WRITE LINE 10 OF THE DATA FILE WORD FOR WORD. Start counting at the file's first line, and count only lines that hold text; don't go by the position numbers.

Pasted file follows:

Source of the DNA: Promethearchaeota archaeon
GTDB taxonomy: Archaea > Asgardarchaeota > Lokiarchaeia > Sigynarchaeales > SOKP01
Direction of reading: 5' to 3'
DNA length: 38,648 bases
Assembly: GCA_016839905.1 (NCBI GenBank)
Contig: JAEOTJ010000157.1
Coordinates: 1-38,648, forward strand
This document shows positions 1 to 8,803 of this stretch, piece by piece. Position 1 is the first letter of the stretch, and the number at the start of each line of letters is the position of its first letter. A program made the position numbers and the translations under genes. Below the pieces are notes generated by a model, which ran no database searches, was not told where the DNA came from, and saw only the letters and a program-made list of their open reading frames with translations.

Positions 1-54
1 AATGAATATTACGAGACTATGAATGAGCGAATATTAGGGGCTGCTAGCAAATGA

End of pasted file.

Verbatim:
1 AATGAATATTACGAGACTATGAATGAGCGAATATTAGGGGCTGCTAGCAAATGA